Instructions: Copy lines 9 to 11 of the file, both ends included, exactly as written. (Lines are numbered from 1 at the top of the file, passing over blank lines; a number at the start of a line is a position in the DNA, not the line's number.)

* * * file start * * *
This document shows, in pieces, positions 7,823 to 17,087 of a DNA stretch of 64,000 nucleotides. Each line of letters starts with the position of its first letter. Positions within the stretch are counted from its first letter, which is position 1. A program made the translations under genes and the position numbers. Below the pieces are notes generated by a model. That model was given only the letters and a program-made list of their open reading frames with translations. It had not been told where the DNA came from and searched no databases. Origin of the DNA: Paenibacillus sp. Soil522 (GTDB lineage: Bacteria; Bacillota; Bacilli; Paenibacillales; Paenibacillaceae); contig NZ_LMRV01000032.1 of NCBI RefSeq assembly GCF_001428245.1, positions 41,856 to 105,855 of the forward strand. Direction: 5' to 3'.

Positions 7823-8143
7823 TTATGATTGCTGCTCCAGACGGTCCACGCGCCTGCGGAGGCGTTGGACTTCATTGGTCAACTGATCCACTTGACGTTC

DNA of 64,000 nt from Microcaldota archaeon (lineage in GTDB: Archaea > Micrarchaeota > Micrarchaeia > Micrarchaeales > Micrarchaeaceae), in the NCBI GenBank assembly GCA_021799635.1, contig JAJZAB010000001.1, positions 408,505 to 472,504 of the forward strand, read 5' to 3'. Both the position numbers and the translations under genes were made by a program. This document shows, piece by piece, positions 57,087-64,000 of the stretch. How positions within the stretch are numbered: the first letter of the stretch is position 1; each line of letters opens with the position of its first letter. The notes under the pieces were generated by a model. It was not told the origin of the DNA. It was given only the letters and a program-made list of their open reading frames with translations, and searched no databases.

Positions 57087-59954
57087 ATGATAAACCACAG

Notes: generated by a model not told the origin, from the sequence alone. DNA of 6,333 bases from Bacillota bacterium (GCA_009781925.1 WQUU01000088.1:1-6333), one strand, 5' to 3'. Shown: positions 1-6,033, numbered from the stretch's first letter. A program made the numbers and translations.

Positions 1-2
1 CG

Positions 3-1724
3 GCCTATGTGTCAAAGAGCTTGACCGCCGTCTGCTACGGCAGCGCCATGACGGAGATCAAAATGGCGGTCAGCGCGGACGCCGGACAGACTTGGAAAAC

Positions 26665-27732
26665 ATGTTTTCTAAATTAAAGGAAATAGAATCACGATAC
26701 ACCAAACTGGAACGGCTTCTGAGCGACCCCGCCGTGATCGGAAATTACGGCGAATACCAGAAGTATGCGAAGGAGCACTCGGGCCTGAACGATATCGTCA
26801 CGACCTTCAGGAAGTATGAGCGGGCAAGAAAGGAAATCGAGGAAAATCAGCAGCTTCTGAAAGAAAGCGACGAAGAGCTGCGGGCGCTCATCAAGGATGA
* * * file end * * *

1 CG

Positions 3-1724
3 GCCTATGTGTCAAAGAGCTTGACCGCCGTCTGCTACGGCAGCGCCATGACGGAGATCAAAATGGCGGTCAGCGCGGACGCCGGACAGACTTGGAAAAC